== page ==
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Translucency: Three Katazome Dyed Hemp Panels

September 17, 2012

I love showing patched hemp textiles against the light, and if you follow this blog, you’ve seen this set-up before.  Today I’m showing three patched fragments from summer futon covers, each hemp, each katazome or  stencil resist dyed.The two panels shown above are large-scale repeats from the 1920s or so.

The fragment shown above is a wonderful piece of old Omi jofu, or silk-like hemp or ramie weaving from present-day Shiga PrefectureHave a closer look at a similar piece here.

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A Magnificently Beautiful 18th Century Ramie Boro: Formal Kimono

May 1, 2012

This fragile, delicate and beautiful boro cloth is hand stitched from elegant, hand decorated 18th century kimono pieces.  The kimono, which once belonged to a woman of means, is made from indigo dyed, hand-plied ramie cloth.The ramie is extremely finely woven from hair-thin yarns.  It is almost silky in the hand.  As a kimono it was probably unlined.The decorations are resisted; the hand applied color which would have been very clear when first made is now faded away, leaving barely a trace.The cloth is soft and delicate–it flutters even in the most subtle breeze.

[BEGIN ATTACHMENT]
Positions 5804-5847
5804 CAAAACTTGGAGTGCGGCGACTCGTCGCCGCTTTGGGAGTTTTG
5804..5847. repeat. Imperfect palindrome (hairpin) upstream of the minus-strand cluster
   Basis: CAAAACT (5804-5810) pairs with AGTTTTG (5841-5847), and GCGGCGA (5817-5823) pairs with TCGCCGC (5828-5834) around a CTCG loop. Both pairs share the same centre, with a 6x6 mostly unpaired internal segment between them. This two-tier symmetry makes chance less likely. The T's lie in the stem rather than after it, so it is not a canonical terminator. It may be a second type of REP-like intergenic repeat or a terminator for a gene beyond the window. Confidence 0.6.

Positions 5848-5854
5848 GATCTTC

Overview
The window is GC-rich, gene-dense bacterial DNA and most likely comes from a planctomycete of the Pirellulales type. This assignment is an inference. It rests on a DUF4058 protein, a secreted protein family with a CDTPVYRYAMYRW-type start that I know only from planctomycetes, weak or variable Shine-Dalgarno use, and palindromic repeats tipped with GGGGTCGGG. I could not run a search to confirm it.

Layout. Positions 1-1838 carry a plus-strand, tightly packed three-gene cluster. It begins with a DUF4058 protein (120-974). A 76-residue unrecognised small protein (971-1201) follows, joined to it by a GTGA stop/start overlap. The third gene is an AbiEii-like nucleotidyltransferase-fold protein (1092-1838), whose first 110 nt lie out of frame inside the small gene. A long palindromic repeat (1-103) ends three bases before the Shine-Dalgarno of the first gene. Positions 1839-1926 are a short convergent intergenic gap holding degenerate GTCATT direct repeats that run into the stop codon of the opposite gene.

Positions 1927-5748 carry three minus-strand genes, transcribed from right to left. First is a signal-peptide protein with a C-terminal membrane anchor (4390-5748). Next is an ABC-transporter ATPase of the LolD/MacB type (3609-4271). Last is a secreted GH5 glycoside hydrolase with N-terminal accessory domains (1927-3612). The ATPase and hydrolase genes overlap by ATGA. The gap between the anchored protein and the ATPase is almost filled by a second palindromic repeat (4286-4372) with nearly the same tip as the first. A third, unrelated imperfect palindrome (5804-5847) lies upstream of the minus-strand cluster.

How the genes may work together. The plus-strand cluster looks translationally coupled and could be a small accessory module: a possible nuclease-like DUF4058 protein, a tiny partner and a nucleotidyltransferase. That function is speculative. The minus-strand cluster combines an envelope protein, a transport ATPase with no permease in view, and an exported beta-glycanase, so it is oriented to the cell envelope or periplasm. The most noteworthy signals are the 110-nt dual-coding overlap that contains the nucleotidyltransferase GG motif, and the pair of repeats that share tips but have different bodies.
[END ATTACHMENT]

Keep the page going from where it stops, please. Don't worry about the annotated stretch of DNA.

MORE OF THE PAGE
And on these photos you can see that the cloth is translucent.Most likely this cloth was fashioned as a futon cover; its small size suggests it was made for a child, but this would have been a pampered child who would have needed very good manners.

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